The Doctor even chooses a name before leaving for his mission—Dr. Schweitzer. (However, since he decides to abandon the name by episode's end, I will continue to call him "the Doctor" to avoid confusion.) In the holodeck program, the Doctor meets Freya, who takes him back to the perishing kingdom hall, which sits in defenseless terror of another attack by Grendel. The setting benefits from a number of lively holodeck characters. Freya's strength and compassion balance to make a respectable heroine, while the menacing Unferth (Christopher Neame), a warrior who doubts the Doctor's abilities, proves to be a believable roadblock to our hero's progress. King Hrothgar (Michael Keenan) is a pitiable, helpless man who has to watch his kingdom fall in front of him.

The Doctor's ability to allow matter to pass through him convinces the kingdom that weapons can't hurt him. Perhaps they have hope of repelling Grendel after all. The kingdom hall cheers and labels him their savior. Here, Picardo's looks of confused bewilderment are priceless.

In fact, this is a good episode for Picardo all around. It features his genial presence at its best, working well for the episode's humorous moments and dose of mild goofiness, as well as the serious character-driven scenes. A scene between the Doctor and Freya provides some genuinely effective soul-searching dialog. The moment when these two holographic characters kiss works surprisingly well. (The idea may seem slightly inane, but it displays one of the best qualities about Star Trek stories—their ability to take the audience anywhere.)

The plot, alas, turns into another lame-brained exercise in the obvious when Torres and Paris discover the mysterious entity in the holodeck is another misunderstood lifeform which the crew had beamed aboard the ship after mistaking it for an energy source. The "Grendel" alien changed the crew members into energy in retaliation for the crew's inadvertent "kidnapping" of two others of its race. Give me a break. You would think the crew would've learned their lesson after "The Cloud." This revelation can be so easily predicted a mile away that I wanted to slug the characters for taking so long to figure it out.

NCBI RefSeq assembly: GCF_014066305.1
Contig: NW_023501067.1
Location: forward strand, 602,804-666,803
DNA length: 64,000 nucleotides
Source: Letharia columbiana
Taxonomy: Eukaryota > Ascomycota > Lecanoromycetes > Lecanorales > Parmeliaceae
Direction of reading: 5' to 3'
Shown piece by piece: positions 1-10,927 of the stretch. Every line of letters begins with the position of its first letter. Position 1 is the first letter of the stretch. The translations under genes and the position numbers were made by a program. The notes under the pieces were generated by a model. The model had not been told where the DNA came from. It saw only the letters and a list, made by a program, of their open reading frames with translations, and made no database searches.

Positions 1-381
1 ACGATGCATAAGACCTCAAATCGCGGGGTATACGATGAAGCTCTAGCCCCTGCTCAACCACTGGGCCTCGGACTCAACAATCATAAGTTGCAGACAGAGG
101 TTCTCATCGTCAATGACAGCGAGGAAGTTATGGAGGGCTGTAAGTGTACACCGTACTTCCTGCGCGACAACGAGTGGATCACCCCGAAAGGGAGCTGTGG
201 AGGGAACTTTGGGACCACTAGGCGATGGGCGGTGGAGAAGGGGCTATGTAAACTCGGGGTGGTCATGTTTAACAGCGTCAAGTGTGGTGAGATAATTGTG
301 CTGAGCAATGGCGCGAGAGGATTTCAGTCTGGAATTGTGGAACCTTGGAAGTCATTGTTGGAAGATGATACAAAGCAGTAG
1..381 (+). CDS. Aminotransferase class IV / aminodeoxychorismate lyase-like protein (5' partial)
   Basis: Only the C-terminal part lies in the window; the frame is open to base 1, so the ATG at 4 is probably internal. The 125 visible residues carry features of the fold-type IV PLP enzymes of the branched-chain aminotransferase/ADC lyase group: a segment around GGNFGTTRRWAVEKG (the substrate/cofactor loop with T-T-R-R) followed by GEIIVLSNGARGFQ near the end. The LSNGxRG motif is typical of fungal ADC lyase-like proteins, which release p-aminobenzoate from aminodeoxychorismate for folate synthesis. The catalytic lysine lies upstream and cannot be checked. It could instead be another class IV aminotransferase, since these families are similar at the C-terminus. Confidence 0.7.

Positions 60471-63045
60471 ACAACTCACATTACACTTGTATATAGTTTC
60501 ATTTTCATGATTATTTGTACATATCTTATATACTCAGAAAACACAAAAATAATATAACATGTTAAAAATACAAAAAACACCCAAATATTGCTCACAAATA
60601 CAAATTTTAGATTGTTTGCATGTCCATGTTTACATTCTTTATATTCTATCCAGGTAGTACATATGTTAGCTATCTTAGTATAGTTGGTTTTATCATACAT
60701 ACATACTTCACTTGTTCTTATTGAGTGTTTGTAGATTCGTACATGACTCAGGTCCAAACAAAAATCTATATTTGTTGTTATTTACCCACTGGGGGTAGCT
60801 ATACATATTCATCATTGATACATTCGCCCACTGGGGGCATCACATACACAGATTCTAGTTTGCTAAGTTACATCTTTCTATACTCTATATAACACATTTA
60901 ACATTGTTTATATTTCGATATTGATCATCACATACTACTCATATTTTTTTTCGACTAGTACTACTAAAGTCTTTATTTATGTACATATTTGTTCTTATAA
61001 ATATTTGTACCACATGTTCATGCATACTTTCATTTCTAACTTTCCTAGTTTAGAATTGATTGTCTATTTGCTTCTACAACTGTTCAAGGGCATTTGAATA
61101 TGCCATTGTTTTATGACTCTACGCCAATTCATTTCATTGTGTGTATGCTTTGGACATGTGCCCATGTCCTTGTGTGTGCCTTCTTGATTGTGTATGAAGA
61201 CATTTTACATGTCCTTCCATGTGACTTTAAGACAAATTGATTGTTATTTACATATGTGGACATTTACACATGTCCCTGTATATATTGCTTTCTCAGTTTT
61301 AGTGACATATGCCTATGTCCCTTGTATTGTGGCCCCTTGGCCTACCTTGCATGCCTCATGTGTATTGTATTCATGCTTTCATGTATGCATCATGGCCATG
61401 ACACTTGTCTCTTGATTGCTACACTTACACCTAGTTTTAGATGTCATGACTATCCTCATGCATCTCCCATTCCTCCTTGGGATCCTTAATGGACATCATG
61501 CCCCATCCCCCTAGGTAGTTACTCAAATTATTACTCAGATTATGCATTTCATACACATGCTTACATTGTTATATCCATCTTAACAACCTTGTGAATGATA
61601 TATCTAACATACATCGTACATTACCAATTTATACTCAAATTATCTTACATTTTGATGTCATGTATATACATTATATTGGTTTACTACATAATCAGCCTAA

But I don't care too much that the life form plot isn't particularly inventive. The Doctor's adventures in the holodeck are much more important, and they work. In order to negotiate a peace treaty with the aliens, the Doctor must hand deliver one of the captured life forms to the "Grendel" alien as a gesture of good faith. On the way he is confronted by Unferth, who attacks him after mistaking the lifeform for a talisman to destroy the kingdom. Freya shows up in time to save the Doctor's life but pays with her own. Freya's death scene also works very well with a bit of theatrical aura.

Naturally, the Doctor is successful in his task, and all three crew members are released unharmed. Janeway logs a commendation in the Doctor's file for his successful first away mission. "Sounds like you had quite an adventure in that holodeck, Doctor," she says. Yes, he did.